The Treatment (2014) Review

The-Treatment-Gallery02Let me say this right away: The Treatment is an incredibly upsetting watch. This Belgian film, based on the novel of the same name by British author Mo Hayder, takes you down some routes that are darker and deeper than anything I’ve ever seen in any film.

Yeah. In any other film. And I’ve seen plenty of screwed up movies. Let’s be precise; this is not the type of horror/thriller about some over the top, implausible boogie man killing people in ridiculously gratuitous ways, rather this is a film about people who are irrevocably mentally ruined. It’s about the crime a person like that ends up committing.

Our protagonist Nick Cafmeyer is a haunted policeman. Early into the film we find out that his brother was abducted by a paedophile when they were children. He was never recovered and recently the presumed perpetrator (who was let go due to insufficient evidence) is writing Cafmeyer letters, and turning up at his home, taunting him. Herein we have suspect number one.

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The Treatment does a reasonable job of throwing up the red herrings, one thing which really typifies this genre, and makes for the reason I don’t tend to watch many – but the pay-off for the exterior facts regarding why these characters have ended up the ‘red-herrings’, and are under suspicion at all, is quite surprising. I can’t say more than that, it will give things away. I’ll just stop by saying that a couple of twists throughout The Treatment really succeed in pulling the film into far darker territory. And it’s pretty damn jet-black without these extra plot-points.ImageProxy.mvc

After about the midway point of the Treatment, it does however lose much of its core connection; Cafmeyer’s motivation is cast into the background, which suggested to me that the Treatment’s script is slightly underwritten in this sense. For me, this cast doubt on the necessity of the film winding its way into ever darker territory; I did wonder if such darkness was truly necessary for this to be the film it is; essentially a routinely formed thriller which doesn’t break any new ground, aside from having this truly despicable crime that the plot-points work themselves out around.

There’s nothing new in that respect; and there are a number of cliches along the way; you have visits to the morgue, the angry protagonist with personal involvement punching a door, and some sequences wherein major plot advancements are drawn from meagre information.

At times the Treatment does fail to maintain suspense. As a relatively low budget film, it occasionally looks a bit cheap, too, and I suppose this does diminish some of its dramatic power in contrast to a higher budget film of the same ilk such as Se7en (David Fincher, 1995).

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It is, however, saved by its decent enough performances and the plot, which moves along with enough purpose, and has its own sense of grip in that it elicits a genuine emotional response; you really end up feeling hatred for whoever the perpetrator may be, and this is something that very few movies are capable of achieving.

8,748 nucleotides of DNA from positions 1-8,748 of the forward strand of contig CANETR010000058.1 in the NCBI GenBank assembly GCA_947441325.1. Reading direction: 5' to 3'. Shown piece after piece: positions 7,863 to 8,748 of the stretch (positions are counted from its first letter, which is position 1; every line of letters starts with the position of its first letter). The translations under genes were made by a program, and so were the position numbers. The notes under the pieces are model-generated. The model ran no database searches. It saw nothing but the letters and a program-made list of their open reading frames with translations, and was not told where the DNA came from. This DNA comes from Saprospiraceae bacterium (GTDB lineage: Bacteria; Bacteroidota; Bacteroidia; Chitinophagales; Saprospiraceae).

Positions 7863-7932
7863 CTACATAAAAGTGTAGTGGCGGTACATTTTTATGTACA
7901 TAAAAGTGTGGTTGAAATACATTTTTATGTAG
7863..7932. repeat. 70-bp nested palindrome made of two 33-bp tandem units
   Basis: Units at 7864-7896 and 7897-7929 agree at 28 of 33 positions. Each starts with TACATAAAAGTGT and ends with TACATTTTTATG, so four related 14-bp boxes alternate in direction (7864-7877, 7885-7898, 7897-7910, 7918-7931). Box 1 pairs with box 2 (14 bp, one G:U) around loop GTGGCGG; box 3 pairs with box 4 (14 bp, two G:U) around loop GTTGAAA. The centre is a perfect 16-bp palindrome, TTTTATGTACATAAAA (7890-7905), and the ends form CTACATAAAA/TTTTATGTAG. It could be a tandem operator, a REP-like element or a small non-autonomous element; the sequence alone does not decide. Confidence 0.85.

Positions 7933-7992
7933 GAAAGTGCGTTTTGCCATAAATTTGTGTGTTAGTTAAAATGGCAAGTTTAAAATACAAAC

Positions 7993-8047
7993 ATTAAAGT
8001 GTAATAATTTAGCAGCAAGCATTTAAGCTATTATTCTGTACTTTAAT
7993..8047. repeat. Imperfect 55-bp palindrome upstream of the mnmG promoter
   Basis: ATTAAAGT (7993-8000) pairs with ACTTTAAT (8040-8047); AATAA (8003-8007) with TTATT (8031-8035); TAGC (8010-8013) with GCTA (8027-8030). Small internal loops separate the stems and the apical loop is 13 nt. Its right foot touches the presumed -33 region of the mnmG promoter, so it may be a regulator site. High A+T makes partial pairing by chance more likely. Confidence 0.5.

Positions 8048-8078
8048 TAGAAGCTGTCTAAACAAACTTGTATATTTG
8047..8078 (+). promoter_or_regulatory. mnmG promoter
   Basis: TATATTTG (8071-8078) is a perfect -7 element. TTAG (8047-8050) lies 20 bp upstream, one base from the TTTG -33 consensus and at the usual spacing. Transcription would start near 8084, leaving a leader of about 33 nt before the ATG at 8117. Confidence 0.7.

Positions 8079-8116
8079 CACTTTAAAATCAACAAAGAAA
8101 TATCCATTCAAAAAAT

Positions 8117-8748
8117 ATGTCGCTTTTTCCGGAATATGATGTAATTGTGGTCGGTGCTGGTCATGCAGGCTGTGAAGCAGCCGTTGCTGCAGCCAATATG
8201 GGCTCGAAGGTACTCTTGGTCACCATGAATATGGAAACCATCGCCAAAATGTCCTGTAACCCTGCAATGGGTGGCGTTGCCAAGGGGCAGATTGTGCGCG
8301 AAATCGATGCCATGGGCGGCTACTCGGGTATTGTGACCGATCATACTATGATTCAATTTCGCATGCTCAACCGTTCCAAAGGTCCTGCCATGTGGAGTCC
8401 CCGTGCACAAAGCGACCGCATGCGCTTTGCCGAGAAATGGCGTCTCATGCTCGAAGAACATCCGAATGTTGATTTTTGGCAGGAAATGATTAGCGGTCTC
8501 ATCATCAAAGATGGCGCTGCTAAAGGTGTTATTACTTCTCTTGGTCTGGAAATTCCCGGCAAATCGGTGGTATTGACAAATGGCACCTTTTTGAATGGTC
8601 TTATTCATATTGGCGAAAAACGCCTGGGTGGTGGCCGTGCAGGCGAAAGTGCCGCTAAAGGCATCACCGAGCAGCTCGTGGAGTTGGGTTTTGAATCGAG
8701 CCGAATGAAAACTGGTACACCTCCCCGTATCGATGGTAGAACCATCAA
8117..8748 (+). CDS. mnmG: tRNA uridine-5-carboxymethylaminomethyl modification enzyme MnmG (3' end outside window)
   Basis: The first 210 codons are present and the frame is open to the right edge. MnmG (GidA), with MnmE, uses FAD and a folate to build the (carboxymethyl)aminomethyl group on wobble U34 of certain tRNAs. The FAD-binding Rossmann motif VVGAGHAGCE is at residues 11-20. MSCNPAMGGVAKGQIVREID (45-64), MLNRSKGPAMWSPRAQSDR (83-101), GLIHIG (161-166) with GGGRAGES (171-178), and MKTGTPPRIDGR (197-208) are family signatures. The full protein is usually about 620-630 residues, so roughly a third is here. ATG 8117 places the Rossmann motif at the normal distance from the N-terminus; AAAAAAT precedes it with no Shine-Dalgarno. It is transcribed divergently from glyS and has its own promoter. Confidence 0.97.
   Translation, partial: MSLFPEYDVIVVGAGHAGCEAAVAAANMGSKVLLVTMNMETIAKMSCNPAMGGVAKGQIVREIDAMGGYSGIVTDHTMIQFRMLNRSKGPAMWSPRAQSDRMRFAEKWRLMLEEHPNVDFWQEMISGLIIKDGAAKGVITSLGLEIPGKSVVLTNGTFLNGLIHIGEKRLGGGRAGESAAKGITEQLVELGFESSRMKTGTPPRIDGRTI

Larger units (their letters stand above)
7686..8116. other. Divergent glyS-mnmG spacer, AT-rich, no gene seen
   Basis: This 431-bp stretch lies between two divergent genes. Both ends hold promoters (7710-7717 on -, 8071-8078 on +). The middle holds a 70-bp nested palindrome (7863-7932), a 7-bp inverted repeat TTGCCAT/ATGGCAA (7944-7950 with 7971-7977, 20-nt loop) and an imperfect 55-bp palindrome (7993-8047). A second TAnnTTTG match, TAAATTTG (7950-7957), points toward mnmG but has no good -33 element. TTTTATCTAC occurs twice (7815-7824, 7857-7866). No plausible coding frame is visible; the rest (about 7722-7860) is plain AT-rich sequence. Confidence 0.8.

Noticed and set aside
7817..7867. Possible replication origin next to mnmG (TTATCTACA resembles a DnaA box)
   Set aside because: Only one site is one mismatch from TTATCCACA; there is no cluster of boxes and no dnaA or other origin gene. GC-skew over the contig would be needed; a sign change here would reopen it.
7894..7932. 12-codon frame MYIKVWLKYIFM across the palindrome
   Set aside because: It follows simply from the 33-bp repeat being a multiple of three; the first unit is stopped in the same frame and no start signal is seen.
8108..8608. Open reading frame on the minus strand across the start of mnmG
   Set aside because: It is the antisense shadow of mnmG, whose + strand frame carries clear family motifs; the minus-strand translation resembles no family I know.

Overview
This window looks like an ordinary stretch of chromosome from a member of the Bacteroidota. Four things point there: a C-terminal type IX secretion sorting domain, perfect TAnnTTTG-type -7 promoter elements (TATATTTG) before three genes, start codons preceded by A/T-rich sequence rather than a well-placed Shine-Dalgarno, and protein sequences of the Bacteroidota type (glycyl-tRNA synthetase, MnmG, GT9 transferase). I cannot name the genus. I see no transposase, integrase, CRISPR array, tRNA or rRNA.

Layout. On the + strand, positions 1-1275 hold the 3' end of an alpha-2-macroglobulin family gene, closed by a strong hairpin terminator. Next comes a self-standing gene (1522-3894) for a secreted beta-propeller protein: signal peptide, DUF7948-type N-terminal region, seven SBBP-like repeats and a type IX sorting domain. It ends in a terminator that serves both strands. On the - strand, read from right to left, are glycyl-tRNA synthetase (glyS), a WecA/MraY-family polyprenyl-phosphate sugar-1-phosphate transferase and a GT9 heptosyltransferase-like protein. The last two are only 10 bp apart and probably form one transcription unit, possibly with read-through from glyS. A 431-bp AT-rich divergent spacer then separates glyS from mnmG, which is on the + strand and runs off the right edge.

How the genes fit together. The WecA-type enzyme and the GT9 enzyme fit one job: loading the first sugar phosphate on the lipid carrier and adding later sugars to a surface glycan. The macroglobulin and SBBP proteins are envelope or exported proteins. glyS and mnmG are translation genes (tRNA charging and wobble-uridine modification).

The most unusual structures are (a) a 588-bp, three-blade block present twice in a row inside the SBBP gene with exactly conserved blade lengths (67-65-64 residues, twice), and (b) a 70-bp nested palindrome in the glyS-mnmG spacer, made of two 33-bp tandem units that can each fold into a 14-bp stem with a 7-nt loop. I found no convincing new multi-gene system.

The Treatment is a hard watch. I can’t say that I enjoyed sitting through it, but I very much admired its power, and the unflinching bravery in the depths it plumbs. It’s not even the kind of dark thriller that has a silly romantic sub-plot thrown in. It goes all-out, and even the sub-plots that go by the wayside have a strong chill-factor to them.

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Although at times it doesn’t quite feel as if The Treatment has sufficient intellectual heft to justify the genuinely haunting things it details, it will undoubtedly leave a bleak enough impression upon the viewer for that not to matter. Conceptually, I cannot think of anything more horrendous. I really can’t.

Movie Rating: ★★★★☆ 

Trailer:

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About Trapdoor Terror

This mysterious contributor earned the front-page moniker of 'Trapdoor Terror' during the mid-nineties, after West Yorkshire police began discovering burlap sacks filled with severed noses and lips, teeth, hair and errant eyeballs in abandoned holiday cabin basements across the region. Nobody can be sure who the 'Trapdoor Terror' really is, or what they were really up to down in these basements, but some analysts believe they were attempting to create the perfect face. In 2015, the LoveHorror offices received a letter and a photograph of over 100 severed ears and noses. The writer stated that while they once enjoyed some notoriety as the 'Trapdoor Terror', they were a reformed character, and now preferred cutting and pasting together words rather than facial features, taking on the far less terrifying name of 'Ross Law'. We hired them immediately.

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